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What exactly is “extreme caution,” when driving a commercial truck in winter weather?

Written by Steve Gursten Posted January 8th, 2016

Winter weather is rarely an excuse for a wreck when FMCSRs require all truckers exercise “extreme caution” when driving in hazardous road conditions

winter truck driving

As winter sets in, the excuses defense lawyers make for truck drivers who rear-end stopped cars on highways and streets turns to weather.  Winter weather, that is.

Unfortunately, weather does make bad driving decisions worse because it takes away that extra safety cushion. But, as any experienced truck accident lawyer knows, bad weather is never an excuse for a serious truck crash. In fact, bad weather driving is explicitly addressed in the Federal Motor Carrier Safety Regulations (FMCSRs).

In § 392.14 of the FMCSRs, the rules are clear:

The regulation reads that “[e]xtreme caution in the operation of a commercial motor vehicle shall be exercised when hazardous conditions” exist.

But maybe it’s not clear enough.

Although the rules state that a driver must exercise “extreme caution,” the FMCSRs do not explain what extreme caution is. So what constitutes “extreme cautions” when driving a semi-truck in poor weather conditions?

The answer to this question can be found in the AAMVA’s Model CDL Manual. The AAMVA is a Model CDL manual produced by the American Association of Motor Vehicle Administrators. This manual sets out the industry standard for safely operating a big-rig.

In fact, the FMCSRs actually require that the states “must provide an FMCSA pre-approved driver information manual to a CLP or CDL applicant [that] must be comparable to the American Association of Motor Vehicle Administrators’ 2005 CDL Test System (July 2010 Version) Model Commercial Drive Manual.”  (See § 383.131).

So what does the AAMVA Model CDL Manual say about driving in bad weather?

§ 2.6.2 states that when driving on wet roads, a trucker should “[r]educe speed by about one-third…on packed snow by half, or more…[and] on ice reduce speed to a crawl and stop driving as soon as you can safely do so.”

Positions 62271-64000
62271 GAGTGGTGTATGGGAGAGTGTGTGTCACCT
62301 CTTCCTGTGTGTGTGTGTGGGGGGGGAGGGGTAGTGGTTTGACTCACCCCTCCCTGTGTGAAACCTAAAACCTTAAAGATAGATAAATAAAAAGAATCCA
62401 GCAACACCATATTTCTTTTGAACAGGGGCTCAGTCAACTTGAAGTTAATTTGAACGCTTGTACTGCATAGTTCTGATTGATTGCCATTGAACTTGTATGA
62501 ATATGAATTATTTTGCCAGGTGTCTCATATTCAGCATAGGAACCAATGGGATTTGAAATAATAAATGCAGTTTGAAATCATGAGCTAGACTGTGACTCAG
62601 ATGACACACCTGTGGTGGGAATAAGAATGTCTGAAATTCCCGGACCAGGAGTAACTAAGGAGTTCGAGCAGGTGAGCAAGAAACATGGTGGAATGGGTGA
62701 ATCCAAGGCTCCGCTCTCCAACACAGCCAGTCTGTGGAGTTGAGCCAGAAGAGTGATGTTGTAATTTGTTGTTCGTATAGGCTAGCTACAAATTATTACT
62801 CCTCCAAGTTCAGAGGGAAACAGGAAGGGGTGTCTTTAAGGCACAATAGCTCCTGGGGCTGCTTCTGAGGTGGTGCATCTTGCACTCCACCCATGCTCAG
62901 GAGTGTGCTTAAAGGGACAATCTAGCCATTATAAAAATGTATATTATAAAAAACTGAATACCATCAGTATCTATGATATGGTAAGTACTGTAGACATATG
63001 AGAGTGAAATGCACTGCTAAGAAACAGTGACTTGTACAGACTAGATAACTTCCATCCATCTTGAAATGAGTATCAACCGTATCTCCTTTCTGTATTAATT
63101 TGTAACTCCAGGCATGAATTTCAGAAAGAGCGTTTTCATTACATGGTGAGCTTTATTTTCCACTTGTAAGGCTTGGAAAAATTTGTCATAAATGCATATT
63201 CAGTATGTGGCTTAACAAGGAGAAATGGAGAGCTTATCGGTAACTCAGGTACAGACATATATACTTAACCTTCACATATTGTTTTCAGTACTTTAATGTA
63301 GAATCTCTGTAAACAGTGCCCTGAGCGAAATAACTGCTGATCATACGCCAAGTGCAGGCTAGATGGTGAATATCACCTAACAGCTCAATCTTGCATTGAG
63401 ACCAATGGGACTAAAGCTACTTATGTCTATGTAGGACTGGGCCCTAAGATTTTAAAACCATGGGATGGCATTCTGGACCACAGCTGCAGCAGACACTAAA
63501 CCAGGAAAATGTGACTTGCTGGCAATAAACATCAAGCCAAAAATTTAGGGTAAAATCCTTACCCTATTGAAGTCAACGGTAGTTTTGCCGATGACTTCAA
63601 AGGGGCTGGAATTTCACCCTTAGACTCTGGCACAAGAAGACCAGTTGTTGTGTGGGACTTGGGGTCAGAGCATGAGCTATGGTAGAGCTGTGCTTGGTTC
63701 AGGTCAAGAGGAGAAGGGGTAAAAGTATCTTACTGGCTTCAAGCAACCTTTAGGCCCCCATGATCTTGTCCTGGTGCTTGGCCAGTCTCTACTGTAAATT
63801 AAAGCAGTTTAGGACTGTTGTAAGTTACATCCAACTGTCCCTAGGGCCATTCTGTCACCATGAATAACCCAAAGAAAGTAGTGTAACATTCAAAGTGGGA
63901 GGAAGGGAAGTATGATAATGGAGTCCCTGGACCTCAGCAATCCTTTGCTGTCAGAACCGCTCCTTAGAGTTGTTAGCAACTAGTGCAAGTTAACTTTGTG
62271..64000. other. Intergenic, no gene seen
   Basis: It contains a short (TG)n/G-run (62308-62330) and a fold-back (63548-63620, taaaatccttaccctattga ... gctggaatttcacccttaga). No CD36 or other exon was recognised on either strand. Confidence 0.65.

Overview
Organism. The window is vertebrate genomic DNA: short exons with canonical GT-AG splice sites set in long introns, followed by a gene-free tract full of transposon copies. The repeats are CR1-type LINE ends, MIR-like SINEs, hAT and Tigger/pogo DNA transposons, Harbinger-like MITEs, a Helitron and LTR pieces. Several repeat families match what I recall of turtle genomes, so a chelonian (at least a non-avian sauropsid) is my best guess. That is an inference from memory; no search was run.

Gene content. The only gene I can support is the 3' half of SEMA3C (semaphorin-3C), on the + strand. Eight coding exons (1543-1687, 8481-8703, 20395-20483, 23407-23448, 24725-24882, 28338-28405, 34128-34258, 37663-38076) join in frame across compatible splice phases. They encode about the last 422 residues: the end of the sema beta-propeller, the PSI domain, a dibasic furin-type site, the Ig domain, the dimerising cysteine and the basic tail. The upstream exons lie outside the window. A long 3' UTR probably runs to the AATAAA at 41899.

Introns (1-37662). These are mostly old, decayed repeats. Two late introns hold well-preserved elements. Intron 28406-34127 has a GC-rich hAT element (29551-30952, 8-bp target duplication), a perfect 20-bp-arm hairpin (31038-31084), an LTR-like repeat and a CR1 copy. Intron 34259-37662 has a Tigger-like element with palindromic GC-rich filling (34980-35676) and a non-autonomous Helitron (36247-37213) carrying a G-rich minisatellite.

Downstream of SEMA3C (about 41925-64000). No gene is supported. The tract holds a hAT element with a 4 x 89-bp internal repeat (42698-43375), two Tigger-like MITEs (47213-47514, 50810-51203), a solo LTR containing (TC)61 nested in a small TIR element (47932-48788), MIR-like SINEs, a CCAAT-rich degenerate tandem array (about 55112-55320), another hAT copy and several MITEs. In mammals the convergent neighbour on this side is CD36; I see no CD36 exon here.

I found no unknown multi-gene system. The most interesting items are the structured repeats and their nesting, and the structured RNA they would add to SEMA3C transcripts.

So, the next time you’re deposing a truck driver and he says that he was exercising extreme caution, find out if he reduced his speed by at least one third.  If he or she did not, and the drivers almost never testify that they do, then they are not following industry safety standards.

Related info:

Bad weather is never an excuse for a trucker who causes a wreck

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About Steve Gursten

Attorney Steven Gursten is president of the Motor Vehicle Trial Lawyers Association and past president of the American Association for Justice Trucking Litigation Group. He has been named a Michigan Lawyers Weekly "Leader in the Law" for his efforts to prevent truck accidents and promote national truck safety. Steve was also a Michigan Lawyers Weekly "Lawyer of the Year" for a record settlement in a truck accident case. He has received the top reported truck accident jury verdict and top reported truck accident settlement in Michigan for multiple years, according to published year-end compilations of all jury verdicts and personal injury settlements by Michigan Lawyers Weekly. He has been named a "Top 50 Super Lawyer," by SuperLawyers, is listed in Best Lawyers in America, and has been awarded an AV-rating by Martindale-Hubbell, which is the highest rating for legal ability and ethics. Steve speaks to lawyers throughout the country on truck accident litigation. He is a founding member of the Truck Accident Attorneys Roundtable, head of Michigan Auto Law, and has dedicated his legal career to making our roads safer.
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